• Page 41 and 42: status of malnutrition. The accepte
  • Page 43 and 44: The under-five mortality rate-U5MR
  • Page 45 and 46: (iv) HIV/AIDS, Malaria and Other Di
  • Page 47 and 48: 3. While Tami Nadu has done compara
  • Page 49 and 50: Chapter 2 REDUCING POVERTY: THE MAC
  • Page 51 and 52: est of the economy indicates the ex
  • Page 53 and 54: share of the tertiary sector in Tam
  • Page 55 and 56: Chart 2.1: Sectoral Growth in Tamil
  • Page 57 and 58: policies are in place to absorb lar
  • Page 59 and 60: In the context of interface between
  • Page 61 and 62: Table 2.7: Decomposition of the Hea
  • Page 63 and 64: Dutt are not so relevant for predic
  • Page 65 and 66: The SDE estimates vary across the s
  • Page 67 and 68: Chart 2.3 highlights that agricultu
  • Page 69 and 70: 2.6 Summary In summary the followin
  • Page 71 and 72: Chapter 3 FISCAL REFORMS FOR POVERT
  • Page 73 and 74: Bardhan (1996) emphasizes that ofte
  • Page 75 and 76: atio of government employees to pop
  • Page 77 and 78: Table 3.2: Tamil Nadu in Inter-stat
  • Page 79 and 80: Chart 3.4: Own Tax Revenues Relativ
  • Page 81 and 82: collected by state-owned enterprise
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    Chart 3.5: Capital Outlay as percen

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    The Fiscal Policy Strategy Statemen

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    f. Pension and Salary Expenditures

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    10 it is kept at 40 percent to acco

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    Government of Tamil Nadu has to sub

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    Chapter 4 COPING WITH SPATIAL IMBAL

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    In order to focus on the deficient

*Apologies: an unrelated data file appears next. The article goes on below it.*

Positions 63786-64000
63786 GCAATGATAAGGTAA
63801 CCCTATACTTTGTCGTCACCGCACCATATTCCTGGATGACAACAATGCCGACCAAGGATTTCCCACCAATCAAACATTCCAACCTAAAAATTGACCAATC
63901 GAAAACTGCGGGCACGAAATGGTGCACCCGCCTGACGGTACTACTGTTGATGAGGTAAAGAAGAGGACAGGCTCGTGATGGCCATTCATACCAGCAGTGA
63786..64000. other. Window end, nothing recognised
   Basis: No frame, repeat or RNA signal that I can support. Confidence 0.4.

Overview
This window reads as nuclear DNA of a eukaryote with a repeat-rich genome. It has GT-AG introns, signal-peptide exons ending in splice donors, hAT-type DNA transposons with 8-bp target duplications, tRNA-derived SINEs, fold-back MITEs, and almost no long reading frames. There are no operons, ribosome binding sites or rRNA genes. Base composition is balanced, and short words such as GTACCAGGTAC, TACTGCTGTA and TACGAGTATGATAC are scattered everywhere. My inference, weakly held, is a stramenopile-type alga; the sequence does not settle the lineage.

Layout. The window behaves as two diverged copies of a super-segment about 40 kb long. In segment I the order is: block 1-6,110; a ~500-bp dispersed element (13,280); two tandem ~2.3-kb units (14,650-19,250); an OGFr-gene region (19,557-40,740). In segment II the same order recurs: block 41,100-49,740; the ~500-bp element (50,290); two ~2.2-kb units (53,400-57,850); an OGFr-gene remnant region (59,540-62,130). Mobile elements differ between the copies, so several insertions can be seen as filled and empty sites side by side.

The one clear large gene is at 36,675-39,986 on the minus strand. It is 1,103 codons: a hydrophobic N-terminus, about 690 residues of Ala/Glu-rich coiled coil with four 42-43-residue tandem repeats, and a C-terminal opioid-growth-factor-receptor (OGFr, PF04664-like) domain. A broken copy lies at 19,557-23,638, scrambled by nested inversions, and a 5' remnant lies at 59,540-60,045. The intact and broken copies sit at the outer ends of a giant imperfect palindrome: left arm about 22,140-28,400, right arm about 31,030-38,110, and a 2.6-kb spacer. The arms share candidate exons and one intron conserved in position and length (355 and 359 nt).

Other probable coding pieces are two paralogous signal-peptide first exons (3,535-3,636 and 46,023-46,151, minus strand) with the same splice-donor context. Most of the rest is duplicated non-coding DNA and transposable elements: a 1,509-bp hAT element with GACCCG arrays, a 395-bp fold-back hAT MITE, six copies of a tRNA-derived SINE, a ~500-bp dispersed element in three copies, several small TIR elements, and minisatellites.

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    Chart 4.2 indicates the arrangement

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    Chart 4.5: Human Development Index:

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    Table 4.4: Index of Gender Deficien

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    Districts Table 4.7: Health Facilit

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    Regarding access costs in availing

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    4.6 Incidence of Poverty: District

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    district followed by Villupuram and

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    household willing to do public work

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    Districts Table 4.13: Implementatio

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    Table 4.14: Share of BPL Population

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    Table 4.16: Block -wise Gross Acces

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    Table 4.18: Block-wise IMR in Thiru

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    8. For provision of safe drinking w

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    Chapter 5 WATER, LAND AND AGRICULTU